DOD took numerous actions to incorporate lessons learned from the prototype program in its planning for DTCI. Specifically, we identified 36 lessons learned--including successes and problems--from the prototype, and determined that DOD had taken actions that were responsive to each of these. For example, the prototype succeeded in showing the benefits of using both electronic data interchange between the government's and contractor's systems and a Web-based tracking system to provide visibility over shipments, and DOD plans to require the DTCI contractor to use both of these technologies. However, the prototype also experienced problems in areas such as program development and implementation, information technology systems and integration, performance, business processes, and contracting. DOD, in its planning for DTCI, has made changes in response to these lessons learned. For example, during the prototype, the military services had several concerns about performance, such as the contractor's inconsistency in picking up freight on time, contributing to their dissatisfaction with that program. To address this lesson learned, the contract solicitation for DTCI includes on-time pickup as one of several key indicators to measure contractor performance. The prototype also showed that a 1-year base contract period was inadequate to secure a level of commitment or investment from the partners in a third-party logistics relationship and to develop effective communication processes. In contrast to the prototype contract, DOD plans to enter into a 3-year base agreement with a third-party logistics provider for DTCI with the option for two 1-year extensions and the possibility of two additional 1-year award options--a potential contract period totaling up to 7 years. Furthermore, the prototype experienced problems because the interfaces between the contractor's and the government's information technology systems were not fully operational when the prototype began. For DTCI, DOD has established a team addressing interface integration, and it plans to conduct robust testing at each site before DTCI is implemented. The DTCI program management office has also developed a policy of "safe start," intended to reduce risk to the government and build confidence in the partnership between the third-party logistics provider and the government. For example, according to program officials, in the initial phase of DTCI implementation, only DLA shipping sites are involved. The military service sites will not be participating until the contractor has demonstrated full capability with their system interfaces and training of shipping installation personnel is completed. While DOD incorporated lessons learned from the prototype in its planning for DTCI, DOD components pursuing similar types of acquisitions may be unable to benefit from the successes and problems experienced during implementation of DTCI because DOD lacks a plan for disseminating DTCI lessons learned. Effective sharing of lessons learned is a key tool for institutionalizing change and facilitating efficient operations. The DTCI program management office has initiated efforts to gather lessons learned. However, without dissemination of these lessons learned to the broader DOD acquisition community, other DOD components pursuing similar types of acquisitions may lack useful information that could assist their efforts. Therefore, we are recommending that DOD develop and implement a plan for sharing DTCI lessons learned across the department. In commenting on a draft of this correspondence, DOD concurred with our recommendation.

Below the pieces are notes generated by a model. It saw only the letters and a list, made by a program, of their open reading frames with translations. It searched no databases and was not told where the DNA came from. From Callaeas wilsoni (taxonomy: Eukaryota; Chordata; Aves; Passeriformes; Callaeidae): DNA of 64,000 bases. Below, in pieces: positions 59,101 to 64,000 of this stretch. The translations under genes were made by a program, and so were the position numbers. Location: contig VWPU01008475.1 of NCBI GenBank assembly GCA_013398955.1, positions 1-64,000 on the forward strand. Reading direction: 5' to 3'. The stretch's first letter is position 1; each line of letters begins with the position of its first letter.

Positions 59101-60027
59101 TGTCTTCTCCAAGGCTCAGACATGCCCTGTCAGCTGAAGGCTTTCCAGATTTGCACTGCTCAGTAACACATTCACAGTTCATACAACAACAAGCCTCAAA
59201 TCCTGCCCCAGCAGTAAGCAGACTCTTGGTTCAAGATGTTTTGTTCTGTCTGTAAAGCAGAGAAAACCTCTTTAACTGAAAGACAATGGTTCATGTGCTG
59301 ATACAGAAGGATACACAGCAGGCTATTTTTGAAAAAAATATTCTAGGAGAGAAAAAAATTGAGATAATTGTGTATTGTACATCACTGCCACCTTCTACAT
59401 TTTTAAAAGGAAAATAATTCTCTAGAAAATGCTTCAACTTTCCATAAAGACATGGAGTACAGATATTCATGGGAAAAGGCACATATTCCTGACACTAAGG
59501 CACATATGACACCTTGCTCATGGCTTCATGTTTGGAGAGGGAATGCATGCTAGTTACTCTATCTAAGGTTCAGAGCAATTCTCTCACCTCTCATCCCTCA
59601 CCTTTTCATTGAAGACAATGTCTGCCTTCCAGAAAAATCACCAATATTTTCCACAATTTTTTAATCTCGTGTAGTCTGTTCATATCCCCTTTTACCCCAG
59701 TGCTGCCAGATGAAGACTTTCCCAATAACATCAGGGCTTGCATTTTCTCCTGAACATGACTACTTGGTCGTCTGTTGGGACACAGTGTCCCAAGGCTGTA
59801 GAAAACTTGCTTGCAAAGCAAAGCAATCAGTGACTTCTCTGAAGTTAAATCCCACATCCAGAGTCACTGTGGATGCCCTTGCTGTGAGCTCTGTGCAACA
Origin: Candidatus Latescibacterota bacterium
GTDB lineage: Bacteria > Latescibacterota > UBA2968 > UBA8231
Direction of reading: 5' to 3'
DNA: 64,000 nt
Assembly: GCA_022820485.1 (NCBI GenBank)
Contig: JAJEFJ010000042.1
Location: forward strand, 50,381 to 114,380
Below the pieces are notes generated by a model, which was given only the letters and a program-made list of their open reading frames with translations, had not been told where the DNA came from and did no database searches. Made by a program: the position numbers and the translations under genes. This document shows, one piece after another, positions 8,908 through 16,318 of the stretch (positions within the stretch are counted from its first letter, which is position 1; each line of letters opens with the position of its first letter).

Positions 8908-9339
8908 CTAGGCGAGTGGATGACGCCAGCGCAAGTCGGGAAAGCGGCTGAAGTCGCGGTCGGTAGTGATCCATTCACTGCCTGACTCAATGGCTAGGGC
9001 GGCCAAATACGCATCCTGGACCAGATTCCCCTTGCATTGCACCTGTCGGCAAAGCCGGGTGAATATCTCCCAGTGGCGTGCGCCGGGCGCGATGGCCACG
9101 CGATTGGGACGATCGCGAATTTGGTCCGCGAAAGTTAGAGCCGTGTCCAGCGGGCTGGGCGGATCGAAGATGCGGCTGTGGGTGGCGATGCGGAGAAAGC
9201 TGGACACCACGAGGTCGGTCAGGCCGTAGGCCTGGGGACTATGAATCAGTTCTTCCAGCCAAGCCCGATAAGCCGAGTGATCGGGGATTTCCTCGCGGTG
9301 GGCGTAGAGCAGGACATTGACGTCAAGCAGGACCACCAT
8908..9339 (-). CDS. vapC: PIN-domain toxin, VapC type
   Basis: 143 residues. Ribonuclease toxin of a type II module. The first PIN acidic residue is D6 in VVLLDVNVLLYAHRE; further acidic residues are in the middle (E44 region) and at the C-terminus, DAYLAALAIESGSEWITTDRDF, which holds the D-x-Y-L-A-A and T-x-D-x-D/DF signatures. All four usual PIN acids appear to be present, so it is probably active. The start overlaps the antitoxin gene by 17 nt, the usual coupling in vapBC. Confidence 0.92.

Recommendation for Executive Action
Status: Closed - Implemented
Comments: DOD implemented this recommendation in early 2008 when it expanded the Defense Acquisition University website to include lessons learned from the Defense Transportation Coordination Initiative (DTCI) contract, enabling the sharing of their lessons learned across the department.
Recommendation: To provide for effective dissemination of lessons learned from the implementation of DTCI, the Secretary of Defense should direct the Under Secretary of Defense for Acquisition, Technology, and Logistics, in conjunction with the Commander, U.S. Transportation Command, to develop and implement a plan for sharing DTCI lessons learned across the department.
Agency Affected: Department of Defense